ADHD Stigma

Anna Tanko, Opinion Writer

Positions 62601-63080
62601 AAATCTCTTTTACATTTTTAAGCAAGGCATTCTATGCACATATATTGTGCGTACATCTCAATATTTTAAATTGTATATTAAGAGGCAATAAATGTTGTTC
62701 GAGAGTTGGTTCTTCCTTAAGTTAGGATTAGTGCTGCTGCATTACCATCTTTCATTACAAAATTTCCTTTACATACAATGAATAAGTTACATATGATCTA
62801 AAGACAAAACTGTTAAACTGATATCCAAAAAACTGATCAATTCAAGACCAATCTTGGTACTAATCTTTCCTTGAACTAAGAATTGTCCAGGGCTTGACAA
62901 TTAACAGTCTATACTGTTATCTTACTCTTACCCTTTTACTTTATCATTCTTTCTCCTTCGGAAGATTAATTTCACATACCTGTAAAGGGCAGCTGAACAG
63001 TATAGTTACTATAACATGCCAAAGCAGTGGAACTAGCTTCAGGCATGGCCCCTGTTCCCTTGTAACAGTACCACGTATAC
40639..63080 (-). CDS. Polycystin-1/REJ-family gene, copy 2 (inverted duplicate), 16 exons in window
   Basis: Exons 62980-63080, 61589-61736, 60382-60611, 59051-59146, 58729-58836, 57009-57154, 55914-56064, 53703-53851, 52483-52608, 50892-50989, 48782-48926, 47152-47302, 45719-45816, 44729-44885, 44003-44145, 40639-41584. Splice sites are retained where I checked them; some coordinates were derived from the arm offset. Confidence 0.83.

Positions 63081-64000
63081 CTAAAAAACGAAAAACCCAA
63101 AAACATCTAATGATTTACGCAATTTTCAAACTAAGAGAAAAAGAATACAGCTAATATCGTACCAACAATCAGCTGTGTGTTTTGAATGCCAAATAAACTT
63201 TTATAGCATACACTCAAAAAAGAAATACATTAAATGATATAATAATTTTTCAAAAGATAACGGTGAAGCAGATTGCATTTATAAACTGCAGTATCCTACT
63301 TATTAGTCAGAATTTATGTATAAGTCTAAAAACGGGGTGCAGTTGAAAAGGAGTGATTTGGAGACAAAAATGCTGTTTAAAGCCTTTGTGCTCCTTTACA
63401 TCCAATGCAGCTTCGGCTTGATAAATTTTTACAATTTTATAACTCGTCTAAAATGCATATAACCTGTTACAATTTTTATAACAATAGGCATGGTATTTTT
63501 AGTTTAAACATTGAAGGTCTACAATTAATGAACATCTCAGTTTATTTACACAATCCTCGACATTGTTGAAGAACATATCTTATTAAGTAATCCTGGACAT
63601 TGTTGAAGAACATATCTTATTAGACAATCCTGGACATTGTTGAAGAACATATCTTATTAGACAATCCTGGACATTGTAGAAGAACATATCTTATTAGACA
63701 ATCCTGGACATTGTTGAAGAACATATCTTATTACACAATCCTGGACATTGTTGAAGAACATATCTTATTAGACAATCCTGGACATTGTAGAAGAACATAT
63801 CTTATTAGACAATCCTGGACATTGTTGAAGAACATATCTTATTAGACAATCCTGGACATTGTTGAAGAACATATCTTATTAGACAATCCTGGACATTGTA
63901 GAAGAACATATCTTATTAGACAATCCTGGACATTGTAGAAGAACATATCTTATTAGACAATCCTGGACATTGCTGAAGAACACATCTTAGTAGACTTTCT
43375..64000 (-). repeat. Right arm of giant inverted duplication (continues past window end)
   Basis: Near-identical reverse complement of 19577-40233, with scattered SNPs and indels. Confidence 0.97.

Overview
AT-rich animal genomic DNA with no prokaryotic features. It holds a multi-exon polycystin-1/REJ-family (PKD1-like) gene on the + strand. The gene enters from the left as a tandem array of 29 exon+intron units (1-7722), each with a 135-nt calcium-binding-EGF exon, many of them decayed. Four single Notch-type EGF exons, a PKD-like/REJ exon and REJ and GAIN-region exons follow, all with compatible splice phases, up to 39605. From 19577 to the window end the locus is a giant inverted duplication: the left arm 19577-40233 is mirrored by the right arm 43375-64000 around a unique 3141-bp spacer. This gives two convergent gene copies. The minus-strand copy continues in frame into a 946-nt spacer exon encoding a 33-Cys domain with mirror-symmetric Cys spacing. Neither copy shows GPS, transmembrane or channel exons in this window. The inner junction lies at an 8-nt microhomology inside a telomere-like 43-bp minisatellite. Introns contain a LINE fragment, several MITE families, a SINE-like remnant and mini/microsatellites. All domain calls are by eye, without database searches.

Growing up with ADHD (attention deficit/ d i s p l a c e m e n t h y p e r a c t i v e disorder) bothers a lot of people. The looks you get while the bleacher is shaking during mass from your leg bouncing, getting called “too much to be around” and annoying, you either talk too much or not at all, and honestly, you get treated like a liability. People love having you around when you are in a “spaz” mood or when it’s time to have fun. As soon as that battery dies and the other aspects of ADHD set in, you are just as easily a burden to hangout with. The interesting part about ADHD is how different it is between boys and girls. While girls with ADHD tend to have more anxiety and have internal symptoms, boys tend to act out, show anger and appear hyperactive. One of my guy friends who also has ADHD almost got kicked out of class and yelled at multiple times just for talking and being hyper, which is totally normal for his personality. I understand that this would bother some teachers but what I did not understand was how I was not treated the same way even though I could not stop talking and being distracted. This is an example of low impulse control. Personally I lack impulse control very much, I say everything that comes to mind without thinking unless I am medicated. The same boy in my class struggles with the exact same thing but because of his reputation he is treated differently. ADHD brings out a whole new side to sexism. Every kindergarten age boy who likes to wrestle and talk in class gets diagnosed as hyperactive and “needs to be medicated”, however, girls with ADHD are just “social butterflies” and hardly ever get diagnosed. Adults often think ADHD is just an excuse to act disrespectful or get medicated but these people don’t understand the internal struggle. It becomes hard to control after going through several rounds of medication with multiple side effects that don’t work for each person. Medication is not as easy as it sounds when you take it. The side effects vary from losing emotion, change in appetite, feeling dull, sleepless nights and even depression. However, it gets treated as an excuse to be disrespectful or annoying. No matter what, it just is not good enough.